Pluralistic: 05 Jul 2021

Today's links

The cover of 'La Q di Qomplotto' ('The Q in Qonspiracy').

Conspiracy fantasy (permalink)

When we talk about conspiratorialism, we tend to focus (naturally) on the content of the conspiracy. Not only are those stories entertainingly outlandish – they're also the point of contact between conspiracists and the world.

If your mom is shouting about "Hollywood pedos," it's natural that you'll end up discussing the relationship of this belief to observable reality. But while the content of conspiratorial beliefs gets lots of attention, we tend to neglect the significance of those beliefs.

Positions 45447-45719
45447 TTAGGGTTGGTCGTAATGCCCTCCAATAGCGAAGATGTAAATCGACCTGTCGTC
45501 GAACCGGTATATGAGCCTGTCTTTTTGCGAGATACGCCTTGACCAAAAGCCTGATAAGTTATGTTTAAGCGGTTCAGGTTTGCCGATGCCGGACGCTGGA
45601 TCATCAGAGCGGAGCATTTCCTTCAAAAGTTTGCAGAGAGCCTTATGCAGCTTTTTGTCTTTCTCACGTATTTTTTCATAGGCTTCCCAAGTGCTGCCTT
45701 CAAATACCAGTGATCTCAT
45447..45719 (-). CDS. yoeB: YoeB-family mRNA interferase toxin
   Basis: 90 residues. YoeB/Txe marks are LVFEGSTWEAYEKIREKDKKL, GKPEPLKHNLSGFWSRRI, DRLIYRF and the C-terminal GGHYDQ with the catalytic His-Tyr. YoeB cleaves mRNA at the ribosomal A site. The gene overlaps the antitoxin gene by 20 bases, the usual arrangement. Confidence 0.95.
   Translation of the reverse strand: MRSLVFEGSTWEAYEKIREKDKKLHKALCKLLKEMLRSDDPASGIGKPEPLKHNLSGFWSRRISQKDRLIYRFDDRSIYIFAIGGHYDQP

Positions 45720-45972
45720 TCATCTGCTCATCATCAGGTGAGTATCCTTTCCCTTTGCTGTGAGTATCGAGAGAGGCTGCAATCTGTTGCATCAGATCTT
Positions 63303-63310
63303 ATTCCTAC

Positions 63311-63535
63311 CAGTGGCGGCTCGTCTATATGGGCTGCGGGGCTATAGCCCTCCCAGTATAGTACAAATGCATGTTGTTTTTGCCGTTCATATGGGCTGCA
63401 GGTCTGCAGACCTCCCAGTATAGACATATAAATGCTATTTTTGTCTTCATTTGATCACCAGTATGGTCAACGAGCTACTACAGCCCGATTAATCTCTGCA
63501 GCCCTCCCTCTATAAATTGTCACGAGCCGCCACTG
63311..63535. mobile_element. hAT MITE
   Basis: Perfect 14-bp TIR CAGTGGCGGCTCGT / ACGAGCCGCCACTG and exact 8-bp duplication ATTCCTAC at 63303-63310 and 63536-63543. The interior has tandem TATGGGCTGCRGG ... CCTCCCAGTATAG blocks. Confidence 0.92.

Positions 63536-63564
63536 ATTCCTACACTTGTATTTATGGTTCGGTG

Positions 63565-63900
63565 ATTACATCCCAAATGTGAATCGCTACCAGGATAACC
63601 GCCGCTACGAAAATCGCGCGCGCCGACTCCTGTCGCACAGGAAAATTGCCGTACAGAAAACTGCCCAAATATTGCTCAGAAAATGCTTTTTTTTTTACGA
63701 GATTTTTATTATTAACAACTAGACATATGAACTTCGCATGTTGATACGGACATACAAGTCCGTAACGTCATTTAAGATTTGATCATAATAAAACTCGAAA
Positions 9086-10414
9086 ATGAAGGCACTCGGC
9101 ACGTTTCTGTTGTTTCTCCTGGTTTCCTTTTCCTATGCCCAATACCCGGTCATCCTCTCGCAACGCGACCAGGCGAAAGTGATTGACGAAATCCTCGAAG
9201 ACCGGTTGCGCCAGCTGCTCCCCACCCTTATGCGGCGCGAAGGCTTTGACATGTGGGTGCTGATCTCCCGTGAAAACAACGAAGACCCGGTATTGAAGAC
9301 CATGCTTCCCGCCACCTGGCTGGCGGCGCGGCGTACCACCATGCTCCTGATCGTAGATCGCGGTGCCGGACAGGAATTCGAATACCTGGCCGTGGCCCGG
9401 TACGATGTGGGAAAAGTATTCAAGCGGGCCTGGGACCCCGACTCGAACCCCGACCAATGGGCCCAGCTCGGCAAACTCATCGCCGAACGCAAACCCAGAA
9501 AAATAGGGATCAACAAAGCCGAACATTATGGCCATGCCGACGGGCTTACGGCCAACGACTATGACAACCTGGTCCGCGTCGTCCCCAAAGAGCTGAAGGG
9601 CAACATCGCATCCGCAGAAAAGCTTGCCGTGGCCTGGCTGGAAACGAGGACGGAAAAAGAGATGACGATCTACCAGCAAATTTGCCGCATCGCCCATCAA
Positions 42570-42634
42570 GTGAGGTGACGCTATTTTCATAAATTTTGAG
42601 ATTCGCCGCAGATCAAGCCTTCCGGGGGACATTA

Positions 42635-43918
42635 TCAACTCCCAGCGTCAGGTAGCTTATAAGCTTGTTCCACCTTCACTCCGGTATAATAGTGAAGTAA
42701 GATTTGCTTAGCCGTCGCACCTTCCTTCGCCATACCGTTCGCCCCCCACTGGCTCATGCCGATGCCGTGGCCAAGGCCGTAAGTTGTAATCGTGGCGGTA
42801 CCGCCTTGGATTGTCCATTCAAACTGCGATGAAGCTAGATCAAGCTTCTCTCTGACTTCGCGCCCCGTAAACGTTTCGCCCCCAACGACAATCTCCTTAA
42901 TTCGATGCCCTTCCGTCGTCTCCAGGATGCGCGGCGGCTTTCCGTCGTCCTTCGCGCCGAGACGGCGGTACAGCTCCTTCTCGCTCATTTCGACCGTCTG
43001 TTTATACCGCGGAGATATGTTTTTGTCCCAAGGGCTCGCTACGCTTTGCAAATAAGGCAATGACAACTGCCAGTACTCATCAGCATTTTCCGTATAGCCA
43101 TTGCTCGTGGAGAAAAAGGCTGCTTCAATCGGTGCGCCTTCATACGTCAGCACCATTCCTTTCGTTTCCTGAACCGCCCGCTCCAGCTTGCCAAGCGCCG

To the extent that we consider why the beliefs exist and proliferate, the discussion rarely gets further than "irrational people have irrational beliefs." This is a mistake. The stories we tell one another are a kind of Ouija board, with all our fingertips on the planchette.

The messages it spells out don't describe external reality but they do reveal our internal, unspoken anxieties and aspirations.This is why we should read science fiction: not because it predicts the future, but because it diagnoses the present.

Sf is an ever-mutating ecosystem of fears and hopes, and readers apply selective pressure to those organisms, extinguishing the ones that don't capture the zeitgeist and elevating the ones that do, a co-evolution of our fantasies and our narratives.

This is why Alternate Reality Games are so central to their players' lives. They're a form of narrative co-creation, with the players throwing out theories and the game-masters actually changing the story to incorporate the best of them.